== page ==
In a recent article, Identifying Judicial Empathy: Does Having Daughters Cause Judges to Rule for Women's Issues?," Adam Glynn (Harvard--Govt.) and Maya Sen (Harvard--Kennedy School) explores the influence of circuit judges having daughters on judicial outcomes. What they finds is that while having a daughter generates a "liberalizing effect" in gender-related cases, they authors are less clear on "how the effect works." The paper's abstract follows.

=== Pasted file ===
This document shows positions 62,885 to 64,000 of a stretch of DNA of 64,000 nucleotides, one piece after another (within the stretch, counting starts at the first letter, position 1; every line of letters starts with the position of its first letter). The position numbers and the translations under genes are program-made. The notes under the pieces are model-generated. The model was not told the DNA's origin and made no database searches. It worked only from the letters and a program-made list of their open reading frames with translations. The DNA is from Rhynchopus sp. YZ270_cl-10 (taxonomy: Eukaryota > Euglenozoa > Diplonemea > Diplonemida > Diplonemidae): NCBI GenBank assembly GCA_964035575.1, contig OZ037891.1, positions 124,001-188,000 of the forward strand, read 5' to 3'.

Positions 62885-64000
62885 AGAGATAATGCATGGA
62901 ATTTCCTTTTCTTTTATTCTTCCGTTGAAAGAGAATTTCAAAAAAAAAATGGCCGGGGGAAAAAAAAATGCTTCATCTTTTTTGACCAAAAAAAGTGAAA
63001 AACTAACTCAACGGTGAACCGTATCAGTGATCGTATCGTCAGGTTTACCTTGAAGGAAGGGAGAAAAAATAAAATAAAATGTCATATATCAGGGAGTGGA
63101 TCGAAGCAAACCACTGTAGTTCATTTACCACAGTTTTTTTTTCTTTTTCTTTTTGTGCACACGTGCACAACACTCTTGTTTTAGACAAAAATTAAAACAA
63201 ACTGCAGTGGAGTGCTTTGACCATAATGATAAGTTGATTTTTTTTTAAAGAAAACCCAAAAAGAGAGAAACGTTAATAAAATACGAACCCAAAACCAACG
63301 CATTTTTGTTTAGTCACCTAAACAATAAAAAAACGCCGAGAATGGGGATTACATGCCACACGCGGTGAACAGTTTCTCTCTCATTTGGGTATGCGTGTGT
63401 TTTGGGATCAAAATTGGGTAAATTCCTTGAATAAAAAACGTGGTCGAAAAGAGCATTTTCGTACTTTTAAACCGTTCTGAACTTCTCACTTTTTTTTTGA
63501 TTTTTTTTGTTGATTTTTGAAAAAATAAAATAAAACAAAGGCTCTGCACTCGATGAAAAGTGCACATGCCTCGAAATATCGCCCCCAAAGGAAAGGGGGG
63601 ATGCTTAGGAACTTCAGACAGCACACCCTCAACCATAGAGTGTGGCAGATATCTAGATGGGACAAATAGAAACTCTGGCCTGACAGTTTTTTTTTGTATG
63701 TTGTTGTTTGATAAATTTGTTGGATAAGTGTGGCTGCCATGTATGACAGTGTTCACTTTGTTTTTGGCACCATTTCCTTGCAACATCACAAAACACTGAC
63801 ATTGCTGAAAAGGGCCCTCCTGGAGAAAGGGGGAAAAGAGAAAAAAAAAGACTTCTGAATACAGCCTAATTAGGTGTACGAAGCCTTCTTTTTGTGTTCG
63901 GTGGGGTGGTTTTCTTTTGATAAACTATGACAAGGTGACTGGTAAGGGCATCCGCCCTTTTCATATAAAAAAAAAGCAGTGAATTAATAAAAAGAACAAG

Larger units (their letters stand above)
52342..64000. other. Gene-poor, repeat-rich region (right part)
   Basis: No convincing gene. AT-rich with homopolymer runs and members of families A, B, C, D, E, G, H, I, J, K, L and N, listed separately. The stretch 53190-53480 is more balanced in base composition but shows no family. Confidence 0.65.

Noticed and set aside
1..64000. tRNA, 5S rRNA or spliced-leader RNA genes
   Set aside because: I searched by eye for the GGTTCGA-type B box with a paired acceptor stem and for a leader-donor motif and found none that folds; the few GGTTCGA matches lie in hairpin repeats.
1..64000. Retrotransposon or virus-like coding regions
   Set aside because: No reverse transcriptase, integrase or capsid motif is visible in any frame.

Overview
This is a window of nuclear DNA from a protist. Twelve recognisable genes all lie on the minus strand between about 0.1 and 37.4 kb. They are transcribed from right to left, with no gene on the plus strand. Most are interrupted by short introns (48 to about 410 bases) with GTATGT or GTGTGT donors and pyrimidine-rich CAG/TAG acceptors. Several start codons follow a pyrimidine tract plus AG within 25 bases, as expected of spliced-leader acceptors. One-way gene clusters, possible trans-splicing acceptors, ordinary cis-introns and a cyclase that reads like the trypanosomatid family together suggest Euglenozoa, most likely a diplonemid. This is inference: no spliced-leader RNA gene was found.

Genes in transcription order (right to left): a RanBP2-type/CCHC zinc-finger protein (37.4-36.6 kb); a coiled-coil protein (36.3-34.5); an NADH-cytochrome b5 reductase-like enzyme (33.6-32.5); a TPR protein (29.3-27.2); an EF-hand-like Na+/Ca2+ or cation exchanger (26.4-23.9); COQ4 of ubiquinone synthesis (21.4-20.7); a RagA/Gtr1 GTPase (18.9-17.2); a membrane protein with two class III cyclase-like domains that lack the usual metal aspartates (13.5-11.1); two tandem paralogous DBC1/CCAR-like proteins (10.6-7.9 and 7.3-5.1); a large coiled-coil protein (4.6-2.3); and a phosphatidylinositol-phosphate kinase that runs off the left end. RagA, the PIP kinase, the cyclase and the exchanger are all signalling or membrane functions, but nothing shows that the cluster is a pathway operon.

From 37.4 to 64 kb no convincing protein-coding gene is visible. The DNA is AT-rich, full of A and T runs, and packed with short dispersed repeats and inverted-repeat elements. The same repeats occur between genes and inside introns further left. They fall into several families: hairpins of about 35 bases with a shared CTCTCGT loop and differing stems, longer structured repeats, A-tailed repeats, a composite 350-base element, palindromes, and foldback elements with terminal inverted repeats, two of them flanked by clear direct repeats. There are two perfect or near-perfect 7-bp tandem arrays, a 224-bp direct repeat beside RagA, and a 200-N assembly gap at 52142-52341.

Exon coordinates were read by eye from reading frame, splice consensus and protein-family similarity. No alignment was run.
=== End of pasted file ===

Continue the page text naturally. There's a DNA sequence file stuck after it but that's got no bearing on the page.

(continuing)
“In this article, we consider whether personal relationships can affect the way that judges decide cases. To do so, we leverage the natural experiment of a child’s gender to identify the effect of having daughters on the votes of judges. Using new data on the family lives of U.S. Courts of Appeals judges, we find that, conditional on the number of children a judge has, judges with daughters consistently vote in a more feminist fashion on gender issues than judges who have only sons. This result survives a number of robustness tests and appears to be driven primarily by Republican judges. More broadly, this result demonstrates that personal experiences influence how judges make decisions, and this is the first article to show that empathy may indeed be a component in how judges decide cases.”